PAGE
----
A lot of people I’ve talked to seemed surprised that I’ve kept all these notes.

I don’t understand why they think that.

I don’t understand why I’ve kept anything else.

What could possibly be of more value?

In the sixties and seventies they would say on TV about certain comedians,

And he writes all his own stuff.

Because that was a new thing.

Comedians like Bob Hope and Jack Benny would actually joke about their writers as part of their act.

Stand-up comedy in the sixties made the same turn that music did with singer-songwriters becoming the way it was done.

I’ve never done anything else.

There is something exciting, I think, about being in the same room with the person who originally thought all the ideas you’re hearing.

One of my favorite stories about stand-up comics is from my friend Barry Marder.

Barry is a writer, comedian and creator of the Ted L. Nancy character.

In the eighties Barry was making a living selling jokes to comedians at the Comedy Store in LA.

The going rate was $75 a joke.

When Barry’s father, a home improvement salesman, heard this, he couldn’t believe it.

Why would they pay that much for a joke? he asked.

Barry told him,

"Because the guys that need them, really need them."

And we do.

I can personally guarantee you that every comedian you’ve ever seen feels inside that they don’t have as much good material as they really wish they had.

The biggest comedians you can name still go onstage with a little worry in the back of their head, that whatever they have might not be good enough tonight.

We always want more.

I deeply love the endless, somewhat torturous struggle of never quite feeling that you’ve got your act where you want it.

Because I don’t want it to ever end.

And when a new bit breaks through and gets a real laugh,

that’s when you feel like you’re at the beginning of the journey all over again.

You feel like you’re just starting out.

And maybe you do have what it takes.

I love hearing a laugh that’s never existed in the world before.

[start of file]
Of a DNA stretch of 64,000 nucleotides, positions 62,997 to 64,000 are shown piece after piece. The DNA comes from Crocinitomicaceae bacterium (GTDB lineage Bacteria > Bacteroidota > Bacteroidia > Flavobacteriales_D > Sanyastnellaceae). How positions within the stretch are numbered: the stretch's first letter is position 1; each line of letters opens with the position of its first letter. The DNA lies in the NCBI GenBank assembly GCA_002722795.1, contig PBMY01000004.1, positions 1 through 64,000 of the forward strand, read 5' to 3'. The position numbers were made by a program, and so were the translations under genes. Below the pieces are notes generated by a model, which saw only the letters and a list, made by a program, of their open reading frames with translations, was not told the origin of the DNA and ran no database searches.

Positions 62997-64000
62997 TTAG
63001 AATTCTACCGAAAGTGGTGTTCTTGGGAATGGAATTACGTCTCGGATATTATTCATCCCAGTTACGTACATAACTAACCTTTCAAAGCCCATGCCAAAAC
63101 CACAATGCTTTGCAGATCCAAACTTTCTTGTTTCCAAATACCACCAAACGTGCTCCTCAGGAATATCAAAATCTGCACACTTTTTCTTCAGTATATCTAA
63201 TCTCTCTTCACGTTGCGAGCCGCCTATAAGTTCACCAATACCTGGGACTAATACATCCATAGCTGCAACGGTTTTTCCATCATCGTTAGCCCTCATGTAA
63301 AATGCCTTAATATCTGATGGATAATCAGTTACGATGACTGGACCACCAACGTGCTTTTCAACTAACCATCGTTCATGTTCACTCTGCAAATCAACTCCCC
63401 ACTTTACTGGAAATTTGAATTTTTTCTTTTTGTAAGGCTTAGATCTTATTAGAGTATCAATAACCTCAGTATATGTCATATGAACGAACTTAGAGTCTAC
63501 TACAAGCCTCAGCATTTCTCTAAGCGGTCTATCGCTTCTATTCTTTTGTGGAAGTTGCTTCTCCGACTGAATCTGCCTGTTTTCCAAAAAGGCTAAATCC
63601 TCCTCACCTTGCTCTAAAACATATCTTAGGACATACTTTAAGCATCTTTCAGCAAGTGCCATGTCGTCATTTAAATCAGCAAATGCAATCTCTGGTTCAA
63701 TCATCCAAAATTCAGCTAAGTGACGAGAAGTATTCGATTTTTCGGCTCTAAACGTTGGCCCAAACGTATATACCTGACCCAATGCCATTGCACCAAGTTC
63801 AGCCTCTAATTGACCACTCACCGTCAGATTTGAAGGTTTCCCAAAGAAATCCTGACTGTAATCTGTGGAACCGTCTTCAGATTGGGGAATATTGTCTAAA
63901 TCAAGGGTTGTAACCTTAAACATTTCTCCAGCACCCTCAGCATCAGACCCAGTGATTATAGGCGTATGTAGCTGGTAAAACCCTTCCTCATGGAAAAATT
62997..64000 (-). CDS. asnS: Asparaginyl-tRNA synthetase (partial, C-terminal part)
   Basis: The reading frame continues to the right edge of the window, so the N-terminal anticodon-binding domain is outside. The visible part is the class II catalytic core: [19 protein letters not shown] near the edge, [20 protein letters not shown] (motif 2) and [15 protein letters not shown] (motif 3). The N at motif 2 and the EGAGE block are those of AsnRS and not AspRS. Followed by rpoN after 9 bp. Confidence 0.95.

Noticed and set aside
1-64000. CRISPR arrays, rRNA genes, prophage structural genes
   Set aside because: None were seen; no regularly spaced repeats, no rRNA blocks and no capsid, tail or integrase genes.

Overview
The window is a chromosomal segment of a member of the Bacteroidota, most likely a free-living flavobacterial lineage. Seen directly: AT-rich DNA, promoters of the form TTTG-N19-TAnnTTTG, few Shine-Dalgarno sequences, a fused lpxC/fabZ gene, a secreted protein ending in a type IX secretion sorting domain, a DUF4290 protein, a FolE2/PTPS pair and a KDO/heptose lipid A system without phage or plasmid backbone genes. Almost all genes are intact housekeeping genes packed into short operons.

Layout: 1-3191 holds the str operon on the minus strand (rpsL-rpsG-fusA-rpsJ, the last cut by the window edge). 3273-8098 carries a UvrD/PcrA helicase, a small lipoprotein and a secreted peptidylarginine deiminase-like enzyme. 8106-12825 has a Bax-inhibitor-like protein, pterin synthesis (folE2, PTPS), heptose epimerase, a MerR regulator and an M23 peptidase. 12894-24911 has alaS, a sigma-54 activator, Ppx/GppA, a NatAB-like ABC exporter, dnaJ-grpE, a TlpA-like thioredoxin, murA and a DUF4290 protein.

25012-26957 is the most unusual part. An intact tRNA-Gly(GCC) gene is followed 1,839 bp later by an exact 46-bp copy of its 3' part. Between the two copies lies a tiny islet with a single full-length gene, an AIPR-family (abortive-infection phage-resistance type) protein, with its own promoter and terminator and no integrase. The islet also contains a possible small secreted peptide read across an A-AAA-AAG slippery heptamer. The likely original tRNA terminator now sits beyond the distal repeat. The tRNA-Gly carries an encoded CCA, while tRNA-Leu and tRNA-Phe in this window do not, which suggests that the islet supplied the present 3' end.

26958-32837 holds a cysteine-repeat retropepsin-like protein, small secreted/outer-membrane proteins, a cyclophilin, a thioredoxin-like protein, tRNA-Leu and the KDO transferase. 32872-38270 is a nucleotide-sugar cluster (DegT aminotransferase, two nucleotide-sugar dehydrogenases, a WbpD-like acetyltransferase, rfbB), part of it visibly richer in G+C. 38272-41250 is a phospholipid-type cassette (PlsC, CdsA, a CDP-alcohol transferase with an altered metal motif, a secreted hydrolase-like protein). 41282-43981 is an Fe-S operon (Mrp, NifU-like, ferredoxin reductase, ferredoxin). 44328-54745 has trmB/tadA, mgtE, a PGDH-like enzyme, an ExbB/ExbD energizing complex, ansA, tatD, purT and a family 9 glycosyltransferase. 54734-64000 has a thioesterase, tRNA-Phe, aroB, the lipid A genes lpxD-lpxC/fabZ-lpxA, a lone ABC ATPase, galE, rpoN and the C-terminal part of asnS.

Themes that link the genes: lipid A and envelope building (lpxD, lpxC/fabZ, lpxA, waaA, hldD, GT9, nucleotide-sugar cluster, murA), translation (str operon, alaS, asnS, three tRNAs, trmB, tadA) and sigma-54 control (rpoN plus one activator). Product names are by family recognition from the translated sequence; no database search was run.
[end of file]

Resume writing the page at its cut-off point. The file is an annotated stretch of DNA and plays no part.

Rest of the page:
Because every laugh is slightly different. Unique even.

So these pages are the map of the forty-five-year-long road I’ve been on to become this odd, unusual thing that is the only thing I ever really wanted to be.

And I wish I could recommend it to you as an experience you should have.

But it’s like recommending that someone become an iguana.

If you don’t have those crazy eyes, leathery skin and the long tongue, it’s tough to get there.

But I hope you enjoy taking the ride that has been my life with me through these pages.

I’m a little frustrated that if you do laugh at something in here I won’t get to hear it.

And that’s why I’ll probably be out at a club in front of an audience somewhere tonight.

"Because the guys that need them, really need them."

The Left Bit

I’m left-handed.

Left-handed people do not like that the word left

is so often associated

with negative things.

Two left feet.

Left-handed compliment.

Bad ideas are always out of left field.

What are we having for dinner?


You go to a party, nobody’s there.

Where’d everybody go?

They left.

Bumper Cars

Another exciting day in my childhood was when we got to go on the Bumper Cars.

You really find out what you’re made of on the Bumper Cars.

A brutal contest of man and machine.

Driving as an act of pure hostility.

All confrontation, no destination.

Except, when the ride starts there’s always one kid stuck in a pack of empty cars.

Can’t get out.

This is the same guy you see later on with the attendant hanging off the back helping him steer.